The Basics of Organic Gardening Compost

Putting together a sustainable and high quality bed of soil for organic gardening requires some soil testing to get the process rolling. Once the testing of the soil is done, there will be sufficient information to assess exactly what kind of conditioners and additives should be included in a soil treatment plan. Going forward, additional testing and improvement will be needed for organic farming, but the benefits will greatly outweigh the extra work.

Organic Gardening at Home

Creating sustainable soil for gardening organically means that you have to be able to replenish the topsoil of the garden. One of the best substances to have for keeping the soil rich and healthy enough for an organic garden is a good supply of compost. In addition to compost, it is good to have enzymes, earthworms, and beneficial microbes available to add into the soil mixture as well.

If a quality organic garden plot has been established, then it should be properly maintained for ongoing organic gardening by adding a healthy amount of compost to the soil regularly. The easiest way to do this is to remove some of the garden topsoil at the end of a growing season, add a layer of compost on top, and then mix it into the dirt.

Backyard composting is a terrific way to improve your soil structure and also enhance moisture retention. In the average compost heap there are billions of bacterial organisms that will grow, feed, reproduce and die. Through this life-cycle of the microorganisms, the organic waste material that has been added to the compost pile will be recycled into a robust organic fertilizer and effective soil conditioner.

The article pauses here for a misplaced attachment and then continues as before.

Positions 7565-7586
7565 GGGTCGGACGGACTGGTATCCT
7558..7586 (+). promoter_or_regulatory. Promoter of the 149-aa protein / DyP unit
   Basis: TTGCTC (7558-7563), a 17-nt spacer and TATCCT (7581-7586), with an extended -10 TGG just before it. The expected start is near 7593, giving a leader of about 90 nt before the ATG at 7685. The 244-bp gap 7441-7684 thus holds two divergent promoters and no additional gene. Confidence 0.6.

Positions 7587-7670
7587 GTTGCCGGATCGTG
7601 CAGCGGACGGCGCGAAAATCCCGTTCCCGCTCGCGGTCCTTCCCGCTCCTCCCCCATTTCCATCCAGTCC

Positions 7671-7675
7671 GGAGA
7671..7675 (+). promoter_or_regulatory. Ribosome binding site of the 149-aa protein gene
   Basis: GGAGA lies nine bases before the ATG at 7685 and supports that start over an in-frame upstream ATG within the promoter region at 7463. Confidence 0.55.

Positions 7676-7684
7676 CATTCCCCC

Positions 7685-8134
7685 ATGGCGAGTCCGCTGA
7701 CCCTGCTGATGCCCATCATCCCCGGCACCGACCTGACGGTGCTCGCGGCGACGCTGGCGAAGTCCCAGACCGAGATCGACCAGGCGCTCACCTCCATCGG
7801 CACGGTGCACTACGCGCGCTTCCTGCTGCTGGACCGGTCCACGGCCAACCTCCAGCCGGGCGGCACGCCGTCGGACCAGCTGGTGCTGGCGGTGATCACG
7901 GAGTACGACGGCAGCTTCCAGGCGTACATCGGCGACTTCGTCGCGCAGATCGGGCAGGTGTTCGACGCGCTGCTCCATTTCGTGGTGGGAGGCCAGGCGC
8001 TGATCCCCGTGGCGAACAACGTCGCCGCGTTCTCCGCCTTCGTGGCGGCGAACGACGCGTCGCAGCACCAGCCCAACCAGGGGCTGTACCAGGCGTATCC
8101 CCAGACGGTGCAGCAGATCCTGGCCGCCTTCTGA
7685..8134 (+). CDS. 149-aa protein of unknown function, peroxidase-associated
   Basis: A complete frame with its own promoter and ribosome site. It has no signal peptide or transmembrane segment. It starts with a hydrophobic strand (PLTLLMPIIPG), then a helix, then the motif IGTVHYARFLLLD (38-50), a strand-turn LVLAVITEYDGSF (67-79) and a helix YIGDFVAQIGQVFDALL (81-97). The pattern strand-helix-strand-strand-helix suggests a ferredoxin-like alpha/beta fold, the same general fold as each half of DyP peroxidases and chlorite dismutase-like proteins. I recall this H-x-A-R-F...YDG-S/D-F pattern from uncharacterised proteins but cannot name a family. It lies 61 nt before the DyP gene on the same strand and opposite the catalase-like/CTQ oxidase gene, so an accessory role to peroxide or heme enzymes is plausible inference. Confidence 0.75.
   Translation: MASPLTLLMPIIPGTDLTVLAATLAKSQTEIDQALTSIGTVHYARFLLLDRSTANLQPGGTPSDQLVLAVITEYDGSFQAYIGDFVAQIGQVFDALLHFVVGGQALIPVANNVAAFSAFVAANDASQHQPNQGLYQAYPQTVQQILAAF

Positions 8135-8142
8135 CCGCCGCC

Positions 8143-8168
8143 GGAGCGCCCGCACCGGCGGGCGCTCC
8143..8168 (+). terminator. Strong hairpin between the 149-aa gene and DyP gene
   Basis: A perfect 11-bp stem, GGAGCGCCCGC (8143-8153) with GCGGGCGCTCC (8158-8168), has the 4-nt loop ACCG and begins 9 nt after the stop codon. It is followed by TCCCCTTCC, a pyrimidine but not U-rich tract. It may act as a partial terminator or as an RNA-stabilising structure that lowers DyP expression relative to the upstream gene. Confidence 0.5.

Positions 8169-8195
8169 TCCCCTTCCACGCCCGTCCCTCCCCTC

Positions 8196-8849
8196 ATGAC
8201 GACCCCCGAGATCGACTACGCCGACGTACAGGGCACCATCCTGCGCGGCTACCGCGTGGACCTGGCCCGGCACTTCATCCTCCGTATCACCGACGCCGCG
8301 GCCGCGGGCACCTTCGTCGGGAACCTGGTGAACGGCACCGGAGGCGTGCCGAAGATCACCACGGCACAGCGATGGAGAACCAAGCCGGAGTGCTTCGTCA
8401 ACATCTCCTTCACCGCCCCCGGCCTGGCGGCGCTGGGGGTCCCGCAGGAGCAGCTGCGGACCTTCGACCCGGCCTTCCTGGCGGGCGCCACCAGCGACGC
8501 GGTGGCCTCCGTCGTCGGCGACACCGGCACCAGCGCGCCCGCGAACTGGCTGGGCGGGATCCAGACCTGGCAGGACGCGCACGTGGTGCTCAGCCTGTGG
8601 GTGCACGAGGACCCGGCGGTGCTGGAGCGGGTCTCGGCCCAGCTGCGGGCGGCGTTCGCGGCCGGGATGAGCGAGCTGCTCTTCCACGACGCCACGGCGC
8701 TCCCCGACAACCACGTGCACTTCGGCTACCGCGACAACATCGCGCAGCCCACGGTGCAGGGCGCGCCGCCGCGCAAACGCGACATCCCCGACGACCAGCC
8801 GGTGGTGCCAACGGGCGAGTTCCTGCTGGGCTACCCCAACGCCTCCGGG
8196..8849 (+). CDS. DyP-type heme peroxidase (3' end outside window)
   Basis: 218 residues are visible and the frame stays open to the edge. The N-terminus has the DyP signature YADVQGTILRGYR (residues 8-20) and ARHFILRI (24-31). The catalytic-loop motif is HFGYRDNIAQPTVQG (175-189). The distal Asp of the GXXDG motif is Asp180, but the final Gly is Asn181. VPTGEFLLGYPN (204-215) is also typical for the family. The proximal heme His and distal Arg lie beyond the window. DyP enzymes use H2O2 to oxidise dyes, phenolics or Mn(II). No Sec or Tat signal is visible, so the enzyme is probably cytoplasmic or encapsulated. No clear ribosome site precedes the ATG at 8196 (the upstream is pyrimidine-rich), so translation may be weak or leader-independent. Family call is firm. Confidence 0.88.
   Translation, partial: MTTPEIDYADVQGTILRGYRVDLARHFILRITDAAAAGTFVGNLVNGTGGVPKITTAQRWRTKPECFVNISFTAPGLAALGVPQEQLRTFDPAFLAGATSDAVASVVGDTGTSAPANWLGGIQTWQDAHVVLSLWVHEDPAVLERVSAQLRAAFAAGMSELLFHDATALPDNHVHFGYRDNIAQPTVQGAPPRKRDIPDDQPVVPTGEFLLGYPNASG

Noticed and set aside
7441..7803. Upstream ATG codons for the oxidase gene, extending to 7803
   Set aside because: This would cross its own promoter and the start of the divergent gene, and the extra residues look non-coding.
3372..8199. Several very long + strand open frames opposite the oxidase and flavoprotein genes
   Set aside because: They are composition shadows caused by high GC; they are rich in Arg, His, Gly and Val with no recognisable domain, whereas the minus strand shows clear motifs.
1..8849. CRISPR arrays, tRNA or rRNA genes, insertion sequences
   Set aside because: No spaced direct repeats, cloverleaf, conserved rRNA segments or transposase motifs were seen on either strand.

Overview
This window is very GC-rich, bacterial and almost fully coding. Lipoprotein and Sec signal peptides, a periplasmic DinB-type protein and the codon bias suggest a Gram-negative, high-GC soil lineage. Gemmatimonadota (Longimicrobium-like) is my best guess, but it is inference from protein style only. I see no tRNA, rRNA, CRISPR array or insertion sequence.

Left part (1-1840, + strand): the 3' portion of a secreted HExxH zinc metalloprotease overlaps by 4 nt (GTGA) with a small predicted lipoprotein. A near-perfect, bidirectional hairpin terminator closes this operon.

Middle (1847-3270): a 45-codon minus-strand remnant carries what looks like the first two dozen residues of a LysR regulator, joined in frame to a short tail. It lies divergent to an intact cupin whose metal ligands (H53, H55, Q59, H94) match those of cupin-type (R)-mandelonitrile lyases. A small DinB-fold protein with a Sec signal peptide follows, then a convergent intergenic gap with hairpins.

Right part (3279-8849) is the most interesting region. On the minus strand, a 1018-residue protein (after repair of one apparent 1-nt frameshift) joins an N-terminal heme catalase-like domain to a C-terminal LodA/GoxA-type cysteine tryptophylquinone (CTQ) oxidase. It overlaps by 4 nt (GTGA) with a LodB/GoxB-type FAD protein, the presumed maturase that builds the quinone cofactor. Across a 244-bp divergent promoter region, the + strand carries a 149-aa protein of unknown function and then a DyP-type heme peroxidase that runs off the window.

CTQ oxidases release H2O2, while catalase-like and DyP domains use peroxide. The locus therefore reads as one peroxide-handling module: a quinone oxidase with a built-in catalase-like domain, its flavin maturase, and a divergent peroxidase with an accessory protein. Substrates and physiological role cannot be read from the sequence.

Organic Gardening Benefits

Many people say that composting is truly the ultimate in recycling because it benefits the soil in so many ways and supports organic farming and gardening in its highest and best sense. In addition to improving the structure of the soil and the moisture retention ability of the soil, composting also provides excellent aeration, full fertilization and nitrogen storage. Composting also creates a beneficial pH balance in the soil, releases a stream of nutrients and supplies food for the beneficial microbial inhabitants in the earth.

Shredded alfalfa hay is one of the best types of material that you can add to your compost heap, and some say it is “the” secret to a great compost recipe. Worms really thrive on alfalfa, making worm composting even more effective and faster, and it provides excellent mulch and soil additive components for your soil.

When you want to get your compost ready for your organic gardening undertaking, you should make the compost pile about four feet high and also about four feet wide as well. It needs to be located in an area that allows for good drainage and it should be surrounded with chicken wire so it will have proper air circulation. After about three to four months, your compost will be ready to mix in with the soil and begin working wonders for your garden.

Page Updated: May 6, 2016
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